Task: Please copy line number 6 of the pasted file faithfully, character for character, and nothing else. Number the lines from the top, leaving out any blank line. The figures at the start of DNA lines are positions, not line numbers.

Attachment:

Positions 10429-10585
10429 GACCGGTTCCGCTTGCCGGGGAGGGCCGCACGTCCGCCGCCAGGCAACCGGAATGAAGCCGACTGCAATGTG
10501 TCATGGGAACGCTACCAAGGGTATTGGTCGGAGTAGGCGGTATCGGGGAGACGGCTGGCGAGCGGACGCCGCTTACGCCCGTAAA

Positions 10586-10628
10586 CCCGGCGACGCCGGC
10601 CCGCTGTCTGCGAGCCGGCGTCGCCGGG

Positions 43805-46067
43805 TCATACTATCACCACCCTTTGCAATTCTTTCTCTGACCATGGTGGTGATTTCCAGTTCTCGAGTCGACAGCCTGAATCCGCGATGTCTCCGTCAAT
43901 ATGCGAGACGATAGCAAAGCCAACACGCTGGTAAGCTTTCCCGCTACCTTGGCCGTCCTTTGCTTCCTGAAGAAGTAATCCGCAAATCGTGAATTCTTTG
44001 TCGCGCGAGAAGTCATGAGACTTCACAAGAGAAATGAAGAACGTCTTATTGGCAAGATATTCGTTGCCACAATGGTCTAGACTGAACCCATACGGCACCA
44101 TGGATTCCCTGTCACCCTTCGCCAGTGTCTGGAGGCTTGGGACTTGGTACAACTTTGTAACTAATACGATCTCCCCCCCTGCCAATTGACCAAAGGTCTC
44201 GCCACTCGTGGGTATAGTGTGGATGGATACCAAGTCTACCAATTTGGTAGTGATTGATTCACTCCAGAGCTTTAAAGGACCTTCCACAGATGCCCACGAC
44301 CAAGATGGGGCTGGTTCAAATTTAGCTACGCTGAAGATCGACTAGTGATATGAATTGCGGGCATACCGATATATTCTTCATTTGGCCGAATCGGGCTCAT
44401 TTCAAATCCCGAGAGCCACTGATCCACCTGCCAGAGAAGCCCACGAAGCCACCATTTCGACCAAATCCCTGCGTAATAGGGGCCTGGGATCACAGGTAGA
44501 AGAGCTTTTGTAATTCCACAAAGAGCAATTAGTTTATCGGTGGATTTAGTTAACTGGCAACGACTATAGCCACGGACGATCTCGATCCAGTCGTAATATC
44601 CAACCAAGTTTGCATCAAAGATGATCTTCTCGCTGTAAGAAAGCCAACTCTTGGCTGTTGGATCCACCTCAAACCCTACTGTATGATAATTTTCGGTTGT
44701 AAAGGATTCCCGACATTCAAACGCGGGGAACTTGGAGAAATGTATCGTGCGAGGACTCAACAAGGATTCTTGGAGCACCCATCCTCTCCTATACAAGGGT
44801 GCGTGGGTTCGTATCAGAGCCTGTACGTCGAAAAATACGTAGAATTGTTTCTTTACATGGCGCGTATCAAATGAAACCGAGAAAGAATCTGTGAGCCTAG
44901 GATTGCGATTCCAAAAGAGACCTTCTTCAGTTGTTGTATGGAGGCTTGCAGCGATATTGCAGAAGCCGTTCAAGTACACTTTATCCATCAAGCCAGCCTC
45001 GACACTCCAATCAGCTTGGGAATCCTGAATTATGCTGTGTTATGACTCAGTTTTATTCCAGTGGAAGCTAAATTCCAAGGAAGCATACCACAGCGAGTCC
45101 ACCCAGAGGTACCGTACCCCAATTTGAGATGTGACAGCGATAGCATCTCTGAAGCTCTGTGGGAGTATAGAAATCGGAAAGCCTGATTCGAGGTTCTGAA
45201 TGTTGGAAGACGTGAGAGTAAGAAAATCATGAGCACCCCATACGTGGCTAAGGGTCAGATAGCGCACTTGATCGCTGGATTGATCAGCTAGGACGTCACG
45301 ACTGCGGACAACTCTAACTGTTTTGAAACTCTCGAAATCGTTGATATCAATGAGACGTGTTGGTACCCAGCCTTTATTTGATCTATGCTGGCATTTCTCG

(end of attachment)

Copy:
10601 CCGCTGTCTGCGAGCCGGCGTCGCCGGG